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Forget the cinematography, lighting and production/art design credits on Dario Argento films. His work shows how much these elements can be the result of the director, and in Dario's case, it's obvious it's all him. His genius in those areas is so pronounced that even in films like Lamberto Bava's Demons or Michael Soavi's The Sect, where Argento only gets a co-producer and co-writer credit, it's obvious that he also had a hand in cinematography, lighting and production/art design.
It's not news that all of Argento's films are pleasant to look at. Suspiria is usually cited as the prime example of this. The thing that many casual Argento fans don't know, however, is that Inferno is just as amazing as Suspiria for visual content-even more so at times. Unlike Suspiria, however, which had a decent, but not great script, Inferno shows that Argento, at least if left unchecked, can create an utter disaster story-wise.
The plot is a complete mess. I may be giving spoilers here, but arguably, since Argento creates little to no suspense, or even a reason to remain very interested in the story, it won't matter. You should definitely watch Inferno, but you should watch it because every frame is worthy of a place in an art gallery. At times near what should have been the climax, I gave up all hope of caring about the story and started watching Inferno as a connected series of moving paintings.
In the most condensed version, it's something like this: A woman in New York City picks up a book called "The Three Mothers." The book freaks her out and she thinks it references her. There is some nonsense about finding three keys (this bit sounded unintentionally funny to me, but possibly just because I'm a huge Todd Rundgren fan and it reminded me of Singring and the Glass Guitar from Utopia's Ra album), and one is supposed to be in a cellar. She heads to a basement and finds a hole in the floor filled with water. She drops in a pin in the hole, dives in and discovers underwater rooms. Next, a Fulci corpse floats into her.
In the meantime, she's written a letter about the book to her brother. Her brother sees a women and a cat who are left as a dangling thread later, plus some other woman who might have the hots for him. The second woman reads the letter, takes a cab to the library and looks for the Three Mothers book. She runs into an evil alchemist who wants the book so bad he almost boils her head in a vat. Later at her apartment, a standard Argento killer (someone wearing gloves and obsessing over objects) gets rid of her and the stranger she invited into her place.
Now, it might seem like this is all heading somewhere, but it actually becomes more disjointed as it progresses. There are some witchcraft kind of people living in the first woman's building, who might serve human meat to cats. There's an old guy from the book living beneath the building, and his nurse is really death, etc. It all makes little sense, and I doubt repeated viewings will help.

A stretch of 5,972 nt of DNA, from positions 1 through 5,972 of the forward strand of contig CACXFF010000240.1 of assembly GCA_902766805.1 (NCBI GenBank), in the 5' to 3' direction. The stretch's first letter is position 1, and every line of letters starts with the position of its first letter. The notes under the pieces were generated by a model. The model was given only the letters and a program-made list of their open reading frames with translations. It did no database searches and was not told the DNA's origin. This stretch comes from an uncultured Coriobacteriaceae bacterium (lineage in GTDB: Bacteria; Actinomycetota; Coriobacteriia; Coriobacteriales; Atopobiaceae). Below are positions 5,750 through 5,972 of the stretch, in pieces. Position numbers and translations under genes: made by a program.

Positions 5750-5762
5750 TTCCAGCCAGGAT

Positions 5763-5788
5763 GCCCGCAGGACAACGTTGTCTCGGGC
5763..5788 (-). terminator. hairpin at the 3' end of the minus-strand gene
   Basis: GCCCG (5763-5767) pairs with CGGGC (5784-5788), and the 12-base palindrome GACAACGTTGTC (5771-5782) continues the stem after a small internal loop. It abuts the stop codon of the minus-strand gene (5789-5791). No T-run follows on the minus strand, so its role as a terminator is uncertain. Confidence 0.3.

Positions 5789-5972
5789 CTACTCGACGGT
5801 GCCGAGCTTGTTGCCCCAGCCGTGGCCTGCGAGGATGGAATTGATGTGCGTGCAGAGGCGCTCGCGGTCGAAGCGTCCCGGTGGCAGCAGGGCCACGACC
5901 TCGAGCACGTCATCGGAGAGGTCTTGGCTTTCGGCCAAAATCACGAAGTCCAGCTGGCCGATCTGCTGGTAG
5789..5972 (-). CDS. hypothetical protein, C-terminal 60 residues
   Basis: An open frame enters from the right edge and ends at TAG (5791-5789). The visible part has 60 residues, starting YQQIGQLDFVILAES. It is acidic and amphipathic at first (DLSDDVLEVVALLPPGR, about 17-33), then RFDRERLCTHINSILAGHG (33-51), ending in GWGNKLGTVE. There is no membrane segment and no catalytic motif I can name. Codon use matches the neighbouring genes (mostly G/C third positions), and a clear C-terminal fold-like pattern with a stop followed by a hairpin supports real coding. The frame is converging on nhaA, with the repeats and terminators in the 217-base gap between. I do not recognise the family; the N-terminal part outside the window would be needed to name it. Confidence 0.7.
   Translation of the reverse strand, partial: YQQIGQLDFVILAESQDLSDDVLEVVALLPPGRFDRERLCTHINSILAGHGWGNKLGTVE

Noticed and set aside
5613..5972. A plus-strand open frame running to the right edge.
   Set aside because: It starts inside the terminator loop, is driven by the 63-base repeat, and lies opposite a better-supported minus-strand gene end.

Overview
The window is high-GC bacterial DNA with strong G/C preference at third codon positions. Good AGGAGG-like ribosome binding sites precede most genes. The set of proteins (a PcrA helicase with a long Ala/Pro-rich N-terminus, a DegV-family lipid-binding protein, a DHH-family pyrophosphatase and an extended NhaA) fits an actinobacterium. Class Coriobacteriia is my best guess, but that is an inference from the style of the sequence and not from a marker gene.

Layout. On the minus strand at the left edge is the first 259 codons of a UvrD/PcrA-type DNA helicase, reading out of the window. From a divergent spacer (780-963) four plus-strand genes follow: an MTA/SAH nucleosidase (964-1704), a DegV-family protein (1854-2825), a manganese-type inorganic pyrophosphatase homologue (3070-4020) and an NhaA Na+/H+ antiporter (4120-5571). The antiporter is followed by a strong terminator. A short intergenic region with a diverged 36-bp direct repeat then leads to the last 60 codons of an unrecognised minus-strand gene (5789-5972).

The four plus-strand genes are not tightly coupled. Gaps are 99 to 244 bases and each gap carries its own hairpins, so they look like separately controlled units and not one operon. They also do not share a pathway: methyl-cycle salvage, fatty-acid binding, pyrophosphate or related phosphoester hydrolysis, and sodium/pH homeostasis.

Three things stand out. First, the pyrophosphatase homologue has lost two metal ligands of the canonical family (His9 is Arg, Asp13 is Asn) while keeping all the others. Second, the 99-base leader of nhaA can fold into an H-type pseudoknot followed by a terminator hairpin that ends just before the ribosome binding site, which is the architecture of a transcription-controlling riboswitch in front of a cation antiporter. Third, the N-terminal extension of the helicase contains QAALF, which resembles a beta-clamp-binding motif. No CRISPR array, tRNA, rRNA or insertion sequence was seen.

But you're not going to watch Inferno for its amazing plot. You're watching to look at how pretty it is. Cleverly, Inferno begins normally enough-at least until the first woman heads into the underwater rooms. Aside from the beauty of the girl (and Argento makes sure she's wearing white for her wet "t-shirt" contest preparation; plus she looks great barefoot) this sequence is incredibly poetic and atmospheric. The corpse at the end actually kind of ruins the mood a bit, because all creepiness and tension here come from how long she's underwater, plus her disorientation. The corpse seems gratuitous.
After she heads out of the water, suddenly Argento takes us into one of his surreal sets, and the lighting and cinematography began a very long, climactic build until it seems like Argento wants to abandon everything but placing the characters in a world that's like Mark Rothko meets Piet Mondrian meets Frank Lloyd Wright using pigments mixed by Argento-his usual bold primary colors (especially blues and reds) with gradations of darker, more complex tones thrown in for contrast. Every scene is lit meticulously and perfectly, and the sets discard logic in favor of design to Argento's advantage.
As for the score, I've always loved Emerson, Lake and Palmer as much as the next guy -- more so, probably -- but Keith Emerson's music, as nice as it might be in isolation, simply doesn't work here. For one, it seems like he simply wrote a few songs, rather than incidental music. There are long stretches without any music, then all of a sudden it's like your neighbors put on Tarkus at full volume. The music to accompany the cab ride to the library removes suspense and atmosphere rather than enhances it as does the overly bombastic music for the main woman's chase sequence. Sorry Keith.
A must see for Argento fans, and recommended viewing for the rest of us, especially film students looking for a fresh visual approach, Inferno would work just as well with the sound off and something like Brian Eno on the stereo. I can't imagine most people thinking it's scary-it's almost too pretty for that-although "creepy" works as a description every now and then. Just as often, Inferno can be unintentionally funny, as well, as in the flying cats scene, the dialogue about smelling, or the nurse's transformation into the grim reaper. Although it is a masterpiece in some respects, in absence of Argento's painterly touch, the story is mediocre at best.
Part two of a trilogy about the Three Mothers (Suspiria being the first part). It was long believed the trilogy would be incomplete, until Argento announced that he would be making the third part, appropriately titled The Third Mother, for release in 2007.